I’ve spent the past week in Pittsburgh, at a conference and visiting some professors at Carnegie Mellon University and the University of Pittsburgh. Today, I escaped the city—Pittsburgh’s a great city, by the way—and did a little sightseeing in southwestern Pennsylvania.
I visited the Flight 93 National Memorial and the Johnstown Flood Museum. But most of my time was spent at Frank Lloyd Wright’s masterpiece, Fallingwater. There’s a hint of fall color just beginning to appear—this part of the country is beautiful.
A year or so ago, I visited Taliesin West. Both it and Fallingwater have an enormous sense of fitting exactly into their surrounding environments. Taliesin West sitting perfectly in the desert of Arizona, and Fallingwater belonging no other place than along the stream called Bear Run in Pennsylvania.
On Friday, I drove up to the south rim of the Grand Canyon, driving from east to west. There were a few inches of snow along the rim, but with a little care, I managed to get to some of the overlooks. Here’s an infrared shot from Grandview Point. (To see more detail in each image, click on them to enlarge.)
For sunset, I drove to Pima Point, which is along Hermit Road almost all the way to Hermit’s Rest. Here’s some of the last of the evening light falling on the Tower of Ra [see the comments].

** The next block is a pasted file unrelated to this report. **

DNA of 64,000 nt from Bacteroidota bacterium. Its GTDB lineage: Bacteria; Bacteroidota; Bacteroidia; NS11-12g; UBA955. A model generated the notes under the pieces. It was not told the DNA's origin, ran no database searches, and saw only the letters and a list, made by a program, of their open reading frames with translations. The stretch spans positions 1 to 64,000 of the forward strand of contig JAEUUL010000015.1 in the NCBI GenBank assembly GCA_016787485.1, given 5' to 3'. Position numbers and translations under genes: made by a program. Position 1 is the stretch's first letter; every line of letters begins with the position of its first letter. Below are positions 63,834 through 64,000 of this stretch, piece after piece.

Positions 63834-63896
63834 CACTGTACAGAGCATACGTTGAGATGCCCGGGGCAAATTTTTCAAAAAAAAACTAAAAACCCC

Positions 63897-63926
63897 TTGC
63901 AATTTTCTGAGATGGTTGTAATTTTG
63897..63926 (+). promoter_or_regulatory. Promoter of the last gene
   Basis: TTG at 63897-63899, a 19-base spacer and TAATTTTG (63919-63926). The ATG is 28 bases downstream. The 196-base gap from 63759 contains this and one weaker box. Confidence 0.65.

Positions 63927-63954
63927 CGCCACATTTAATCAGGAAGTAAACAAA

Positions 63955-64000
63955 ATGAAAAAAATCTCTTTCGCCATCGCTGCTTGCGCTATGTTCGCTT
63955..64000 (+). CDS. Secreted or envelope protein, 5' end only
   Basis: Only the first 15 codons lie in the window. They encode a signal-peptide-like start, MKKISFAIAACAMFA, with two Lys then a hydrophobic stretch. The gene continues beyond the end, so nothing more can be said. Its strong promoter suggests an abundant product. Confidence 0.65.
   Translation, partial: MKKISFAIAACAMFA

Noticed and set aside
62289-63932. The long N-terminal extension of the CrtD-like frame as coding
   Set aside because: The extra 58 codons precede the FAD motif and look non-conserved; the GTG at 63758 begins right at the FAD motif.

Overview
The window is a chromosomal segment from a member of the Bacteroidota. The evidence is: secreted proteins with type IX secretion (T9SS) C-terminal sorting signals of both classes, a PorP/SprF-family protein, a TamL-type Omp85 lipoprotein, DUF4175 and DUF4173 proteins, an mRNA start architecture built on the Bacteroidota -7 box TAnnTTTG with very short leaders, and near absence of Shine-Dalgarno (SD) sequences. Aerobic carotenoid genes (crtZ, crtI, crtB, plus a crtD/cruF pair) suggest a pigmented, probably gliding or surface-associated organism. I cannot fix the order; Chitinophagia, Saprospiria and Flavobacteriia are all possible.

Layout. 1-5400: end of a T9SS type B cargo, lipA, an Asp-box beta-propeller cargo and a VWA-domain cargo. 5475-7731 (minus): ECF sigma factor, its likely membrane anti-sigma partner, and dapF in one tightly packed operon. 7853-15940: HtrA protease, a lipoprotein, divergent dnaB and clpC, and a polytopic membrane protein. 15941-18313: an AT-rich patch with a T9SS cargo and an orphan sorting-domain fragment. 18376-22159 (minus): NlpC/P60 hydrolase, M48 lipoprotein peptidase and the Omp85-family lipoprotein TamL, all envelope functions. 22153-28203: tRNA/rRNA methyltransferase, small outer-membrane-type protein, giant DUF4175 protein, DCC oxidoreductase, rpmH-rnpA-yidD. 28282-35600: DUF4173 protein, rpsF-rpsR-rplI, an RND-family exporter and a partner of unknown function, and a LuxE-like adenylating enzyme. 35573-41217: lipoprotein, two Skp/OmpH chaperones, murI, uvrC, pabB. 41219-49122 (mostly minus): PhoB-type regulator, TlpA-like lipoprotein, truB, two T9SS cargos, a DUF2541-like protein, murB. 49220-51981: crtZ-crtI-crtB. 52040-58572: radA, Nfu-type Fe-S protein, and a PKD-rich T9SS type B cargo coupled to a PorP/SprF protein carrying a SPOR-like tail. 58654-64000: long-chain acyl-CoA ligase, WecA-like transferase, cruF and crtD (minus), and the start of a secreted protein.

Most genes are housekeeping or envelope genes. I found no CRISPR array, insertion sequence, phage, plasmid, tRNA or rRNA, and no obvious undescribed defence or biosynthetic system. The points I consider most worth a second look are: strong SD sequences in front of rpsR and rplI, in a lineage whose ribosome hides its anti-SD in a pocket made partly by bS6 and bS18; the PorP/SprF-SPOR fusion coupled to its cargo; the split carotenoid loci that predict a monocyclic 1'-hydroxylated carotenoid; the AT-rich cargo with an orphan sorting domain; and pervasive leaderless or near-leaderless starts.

Here’s another infrared photo. I think this does a good job of showing the variety of textures and layers in the rock.
Click Images to Enlarge
I’ve just returned from a week in Colorado.
- visiting great friends,
- great weather,
- the peak of fall color of the aspens.
A mountainside of beautiful fall color is a wonderful thing, but my “traditional portraits” of the aspens just weren’t exciting me.
So my friend Micaela and I walked into the forest a few yards. I aimed the camera up. And down. I slowed the shutter speed. I overexposed. I underexposed. I twisted the camera during the exposures.
I was having fun with my camera. And I finally felt creative. Let me know what you think.
Yesterday, I traveled down to San Antonio with one of my best friends for a photography expedition. Our goal was to just explore and play. I took my infrared Nikon D200 (converted by LifePixel) and my visible light (unmodified) Nikon D300.
We visited several of the missions that are part of the San Antonio Missions National Historical Park. Here’s an infrared tree portrait from Mission San Juan Capistrano.
We also visited the San Antonio Japanese Tea Garden, which had completed a major renovation the day before.
One of my favorite photos is this one looking straight up at the ceiling of the pagoda.